Rough, yet poetic: Chilean architecture has its moment

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Rough, yet poetic: Chilean architecture has its moment

Rough, yet poetic: Chilean architecture has its moment

Ask a design expert for global architectural destinations and chances are she’ll tell you to head to Germany, home of Walter Gropius and the Bauhaus architects, or Brazil, land of Oscar Niemeyer’s flamboyant Modernism. Southern California would come up for treasures such as the Case Study houses and Louis Kahn’s sculptural Salk Institute in La Jolla. But a small country such as Chile? It probably wouldn’t even be mentioned.

That could soon change.

Chilean architects have begun to exert an influence well beyond the size and scale of their string-bean nation.

Since 2009, Chile’s Alejandro Aravena, founding partner of Elemental, a design firm specializing in public-interest projects, has occupied a highly influential post on the jury for the Pritzker Prize, architecture’s most prestigious award. The mediagenic architect — who sports a spiky crown of salt-and-pepper hair — has taught at the Harvard Graduate School of Design, delivered a TED talk and been an innovator in the design of affordable housing and constructed buildings in Chile, Mexico and the U.S. He is now at work on his first project in China: a campus for the pharmaceutical giant Novartis.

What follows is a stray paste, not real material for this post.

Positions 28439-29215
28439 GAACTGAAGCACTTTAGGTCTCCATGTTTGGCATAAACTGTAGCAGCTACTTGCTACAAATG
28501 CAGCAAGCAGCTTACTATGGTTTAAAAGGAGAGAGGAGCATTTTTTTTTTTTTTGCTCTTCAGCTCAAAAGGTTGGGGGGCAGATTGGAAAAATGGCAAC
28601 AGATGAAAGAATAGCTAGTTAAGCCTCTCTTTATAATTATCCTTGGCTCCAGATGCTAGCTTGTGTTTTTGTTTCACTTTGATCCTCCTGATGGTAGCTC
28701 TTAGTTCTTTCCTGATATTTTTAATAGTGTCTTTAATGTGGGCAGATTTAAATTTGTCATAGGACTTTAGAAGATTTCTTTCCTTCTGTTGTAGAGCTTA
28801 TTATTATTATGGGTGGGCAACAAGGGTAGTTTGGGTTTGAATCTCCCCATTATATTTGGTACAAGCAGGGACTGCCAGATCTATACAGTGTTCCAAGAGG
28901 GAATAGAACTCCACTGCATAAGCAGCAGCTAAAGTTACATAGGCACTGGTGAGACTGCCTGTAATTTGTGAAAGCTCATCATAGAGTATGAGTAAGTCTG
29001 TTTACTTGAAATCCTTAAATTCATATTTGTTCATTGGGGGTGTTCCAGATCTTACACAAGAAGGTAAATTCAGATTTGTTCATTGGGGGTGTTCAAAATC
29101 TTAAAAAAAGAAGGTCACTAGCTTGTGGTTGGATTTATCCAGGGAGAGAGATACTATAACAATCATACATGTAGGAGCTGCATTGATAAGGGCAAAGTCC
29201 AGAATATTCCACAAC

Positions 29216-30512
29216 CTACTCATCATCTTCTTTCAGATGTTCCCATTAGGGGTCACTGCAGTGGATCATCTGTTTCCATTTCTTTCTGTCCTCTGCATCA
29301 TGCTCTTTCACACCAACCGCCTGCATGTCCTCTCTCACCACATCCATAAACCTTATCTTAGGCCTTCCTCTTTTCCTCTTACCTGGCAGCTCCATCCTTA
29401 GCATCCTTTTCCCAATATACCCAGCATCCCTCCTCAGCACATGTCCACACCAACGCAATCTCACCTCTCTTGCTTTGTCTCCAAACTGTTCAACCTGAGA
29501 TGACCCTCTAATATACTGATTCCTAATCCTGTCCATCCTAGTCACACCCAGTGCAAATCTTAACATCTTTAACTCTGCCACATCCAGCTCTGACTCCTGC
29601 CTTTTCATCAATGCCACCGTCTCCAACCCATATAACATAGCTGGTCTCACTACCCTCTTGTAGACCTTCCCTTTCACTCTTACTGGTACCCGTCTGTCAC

Other Chilean architects are garnering recognition. At the 14th Venice Architecture Biennale, Pedro Alonso and Hugo Palmarola won the Silver Lion award. It was the second Chilean win in three biennials. And in 2014, Smiljan Radic built the annual pavilion at London’s Serpentine Gallery, an honor that previously went to Zaha Hadid and Frank Gehry. The London Evening Standard described Radic’s craggy-yet-luminous doughnut structure, supported by boulders, as “an idea that looks forward as well as back.” []

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